Posted on August 18, 2021
What Anders Widmark wrote in an introduction to Afghan writing ten years ago remains, unfortunately, true:
Much of what is said and written about Afghanistan in the West today is still tainted by an outside perspective on the situation—a narrative that keeps repeating and reformulating earlier misconceptions and generalizations.
For this reason, we're hoping to help educators bring the frightening situation now unfolding in Afghanistan into context for students, with connections to Afghan voices and carefully curated media resources.
Afghan Lives in Stories and Poems
Galileo: A funny and poignant story about a lonely Afghan father, a photogenic python, and social media addiction. The story is set in Iran, where many Afghans fled after the first Taliban takeover. Written by Aliyeh Ataei, translated by Salar Abdoh, and published here on WWB Campus, along with resources and teaching ideas.
Take a Number on Saturdays, a poem about the pressures and hopes of daily life by Zahra Hosseinzadeh, translated from Dari by Zuzanna Olszewska, and available bilingually.
The Sewing Machine, a poem that narrates family history through objects, and can be taught alongside literature ranging from Forugh Farrokhzad's I Pity the Garden (trans. by Sholeh Wolpé) to Na’am al-Baz's Mrs. Saniya's Holiday (trans. by Alexa Firat) to William Carlos Williams' The Red Wheelbarrow. By Aman Mirzai, translated from Dari by Zuzanna Olszewska, and also available bilingually.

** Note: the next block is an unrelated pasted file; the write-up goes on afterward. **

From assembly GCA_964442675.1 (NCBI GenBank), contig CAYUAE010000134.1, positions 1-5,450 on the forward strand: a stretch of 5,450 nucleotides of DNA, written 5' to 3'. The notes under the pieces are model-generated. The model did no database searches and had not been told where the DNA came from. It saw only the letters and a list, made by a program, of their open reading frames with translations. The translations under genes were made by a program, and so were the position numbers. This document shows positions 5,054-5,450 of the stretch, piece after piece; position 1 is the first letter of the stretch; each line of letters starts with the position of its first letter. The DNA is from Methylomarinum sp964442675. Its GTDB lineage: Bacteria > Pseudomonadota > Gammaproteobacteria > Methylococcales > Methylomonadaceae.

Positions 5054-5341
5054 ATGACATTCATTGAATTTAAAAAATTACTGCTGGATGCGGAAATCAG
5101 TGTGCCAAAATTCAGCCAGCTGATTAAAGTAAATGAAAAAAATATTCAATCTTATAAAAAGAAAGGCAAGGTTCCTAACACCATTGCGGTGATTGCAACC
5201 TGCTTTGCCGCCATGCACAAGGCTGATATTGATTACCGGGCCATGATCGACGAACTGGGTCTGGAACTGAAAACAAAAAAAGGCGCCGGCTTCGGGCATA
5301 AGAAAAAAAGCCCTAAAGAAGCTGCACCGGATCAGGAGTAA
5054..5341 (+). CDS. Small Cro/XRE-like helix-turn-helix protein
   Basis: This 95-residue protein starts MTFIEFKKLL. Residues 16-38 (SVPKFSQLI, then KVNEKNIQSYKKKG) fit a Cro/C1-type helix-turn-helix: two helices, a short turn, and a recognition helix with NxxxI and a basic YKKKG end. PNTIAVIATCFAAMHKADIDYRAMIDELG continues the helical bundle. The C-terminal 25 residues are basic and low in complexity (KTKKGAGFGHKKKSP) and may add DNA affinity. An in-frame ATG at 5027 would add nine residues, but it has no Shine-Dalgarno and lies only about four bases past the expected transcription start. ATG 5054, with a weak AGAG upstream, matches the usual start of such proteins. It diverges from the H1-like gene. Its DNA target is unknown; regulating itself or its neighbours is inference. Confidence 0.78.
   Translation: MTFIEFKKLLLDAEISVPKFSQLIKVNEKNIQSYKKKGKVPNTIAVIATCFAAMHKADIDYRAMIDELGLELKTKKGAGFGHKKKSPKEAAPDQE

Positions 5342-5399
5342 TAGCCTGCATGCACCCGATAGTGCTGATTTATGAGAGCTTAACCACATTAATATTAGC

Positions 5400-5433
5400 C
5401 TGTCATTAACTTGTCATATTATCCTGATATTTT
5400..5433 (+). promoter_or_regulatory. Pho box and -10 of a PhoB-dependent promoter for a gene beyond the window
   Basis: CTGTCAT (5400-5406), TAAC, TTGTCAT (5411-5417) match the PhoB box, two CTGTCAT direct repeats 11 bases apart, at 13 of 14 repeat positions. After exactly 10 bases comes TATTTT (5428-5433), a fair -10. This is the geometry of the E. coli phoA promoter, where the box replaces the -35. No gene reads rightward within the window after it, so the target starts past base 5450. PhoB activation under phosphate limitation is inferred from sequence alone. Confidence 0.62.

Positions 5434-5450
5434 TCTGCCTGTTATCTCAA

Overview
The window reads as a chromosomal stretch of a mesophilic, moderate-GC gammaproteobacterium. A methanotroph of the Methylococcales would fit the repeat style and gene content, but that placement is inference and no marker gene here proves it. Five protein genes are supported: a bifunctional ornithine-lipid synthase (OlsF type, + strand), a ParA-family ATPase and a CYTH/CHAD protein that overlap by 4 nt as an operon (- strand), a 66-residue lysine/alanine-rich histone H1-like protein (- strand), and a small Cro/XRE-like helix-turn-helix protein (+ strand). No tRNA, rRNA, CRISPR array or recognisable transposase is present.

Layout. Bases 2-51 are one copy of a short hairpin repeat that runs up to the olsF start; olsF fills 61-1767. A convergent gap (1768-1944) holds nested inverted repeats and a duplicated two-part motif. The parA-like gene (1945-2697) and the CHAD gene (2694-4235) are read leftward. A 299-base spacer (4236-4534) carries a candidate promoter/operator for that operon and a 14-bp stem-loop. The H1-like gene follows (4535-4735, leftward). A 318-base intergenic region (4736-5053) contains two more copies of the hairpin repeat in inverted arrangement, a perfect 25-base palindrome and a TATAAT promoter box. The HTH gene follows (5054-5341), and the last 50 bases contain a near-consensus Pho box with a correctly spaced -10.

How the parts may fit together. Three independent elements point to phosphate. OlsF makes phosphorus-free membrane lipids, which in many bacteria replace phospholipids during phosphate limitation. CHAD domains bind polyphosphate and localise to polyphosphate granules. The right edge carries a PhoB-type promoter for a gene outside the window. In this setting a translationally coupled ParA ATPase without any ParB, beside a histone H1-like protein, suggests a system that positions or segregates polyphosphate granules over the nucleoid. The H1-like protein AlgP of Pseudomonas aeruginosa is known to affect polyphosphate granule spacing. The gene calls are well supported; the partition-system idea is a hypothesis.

For more Afghan voices, see Writing from Afghanistan, a 2011 issue of the magazine Words Without Borders, which also includes Anders Widmark's stirring introduction to the "immediacy and responsiveness" of modern Afghan literature.
The suggested links below are courtesy of our friends at Re-Imagining Migration:
- "The Fall of Afghanistan," New York Times, The Daily Podcast
- Malala Yousafzai, a Nobel Peace Prize winning refugee from Pakistan, urges countries to welcome refugees from the Taliban, CBS News
- What the recent news is like for an Afghans outside the country: ‘My family is stuck and there is nothing I can do,' from the BBC.
Afghan Lives in Recent Years
- A 2018 BBC photo essay profiling children who have lived through violence and loss in Afghanistan
- A 2016 New York Times editorial, in which Kabul journalist May Jeong writes: "That Afghans are more desperate than ever to leave home is too stark a reminder of the many ways in which the West has failed Afghanistan."
- An earlier article in Roads and Kingdoms, also by May Jeong, about the power of soccer (or football) to bring people together "dancing, singing, crying in joy:" "Afghanistan United."